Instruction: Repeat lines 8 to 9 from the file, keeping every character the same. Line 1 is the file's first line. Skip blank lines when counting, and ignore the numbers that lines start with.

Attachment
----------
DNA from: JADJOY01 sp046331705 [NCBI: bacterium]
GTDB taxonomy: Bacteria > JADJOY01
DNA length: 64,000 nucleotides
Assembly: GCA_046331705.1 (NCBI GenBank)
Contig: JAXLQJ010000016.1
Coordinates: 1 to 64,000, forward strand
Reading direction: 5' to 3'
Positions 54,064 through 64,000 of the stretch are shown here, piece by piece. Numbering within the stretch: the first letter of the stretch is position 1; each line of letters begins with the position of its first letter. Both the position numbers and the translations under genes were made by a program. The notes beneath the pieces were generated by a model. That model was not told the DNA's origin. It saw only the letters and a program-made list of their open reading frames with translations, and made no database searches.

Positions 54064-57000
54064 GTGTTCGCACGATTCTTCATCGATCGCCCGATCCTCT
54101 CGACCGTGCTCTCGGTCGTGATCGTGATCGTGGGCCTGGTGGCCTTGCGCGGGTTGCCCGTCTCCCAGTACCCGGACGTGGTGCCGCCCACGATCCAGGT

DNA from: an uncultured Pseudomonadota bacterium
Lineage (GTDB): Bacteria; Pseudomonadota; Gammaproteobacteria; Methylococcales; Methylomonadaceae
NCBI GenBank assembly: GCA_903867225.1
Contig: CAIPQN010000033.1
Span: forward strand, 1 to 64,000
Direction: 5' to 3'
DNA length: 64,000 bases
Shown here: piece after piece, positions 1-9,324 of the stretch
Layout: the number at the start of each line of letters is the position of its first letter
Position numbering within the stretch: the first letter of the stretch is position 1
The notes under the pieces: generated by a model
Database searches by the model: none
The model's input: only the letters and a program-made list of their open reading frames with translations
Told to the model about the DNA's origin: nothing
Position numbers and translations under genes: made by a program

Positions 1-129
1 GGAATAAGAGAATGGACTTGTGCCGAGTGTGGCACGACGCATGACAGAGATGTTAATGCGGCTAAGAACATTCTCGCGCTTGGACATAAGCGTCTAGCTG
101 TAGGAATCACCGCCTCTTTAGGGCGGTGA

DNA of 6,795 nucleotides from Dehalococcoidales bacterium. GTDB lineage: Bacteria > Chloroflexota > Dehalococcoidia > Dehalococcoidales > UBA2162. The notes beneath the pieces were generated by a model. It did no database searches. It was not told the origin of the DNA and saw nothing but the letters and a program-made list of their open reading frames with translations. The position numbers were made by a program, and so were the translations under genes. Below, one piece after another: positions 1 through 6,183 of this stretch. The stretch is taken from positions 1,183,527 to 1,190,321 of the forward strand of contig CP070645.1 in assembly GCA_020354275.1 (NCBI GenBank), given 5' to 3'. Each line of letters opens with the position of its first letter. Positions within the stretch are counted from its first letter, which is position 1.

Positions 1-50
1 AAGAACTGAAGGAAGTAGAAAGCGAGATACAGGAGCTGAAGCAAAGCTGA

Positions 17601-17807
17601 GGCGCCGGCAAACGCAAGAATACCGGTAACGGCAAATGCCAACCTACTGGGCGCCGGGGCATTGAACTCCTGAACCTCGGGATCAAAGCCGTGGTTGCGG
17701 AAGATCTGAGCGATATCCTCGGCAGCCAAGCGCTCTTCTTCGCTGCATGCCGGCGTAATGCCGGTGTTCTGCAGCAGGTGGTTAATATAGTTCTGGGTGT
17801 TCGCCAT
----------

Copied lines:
Positions 54,064 through 64,000 of the stretch are shown here, piece by piece. Numbering within the stretch: the first letter of the stretch is position 1; each line of letters begins with the position of its first letter. Both the position numbers and the translations under genes were made by a program. The notes beneath the pieces were generated by a model. That model was not told the DNA's origin. It saw only the letters and a program-made list of their open reading frames with translations, and made no database searches.

Positions 54064-57000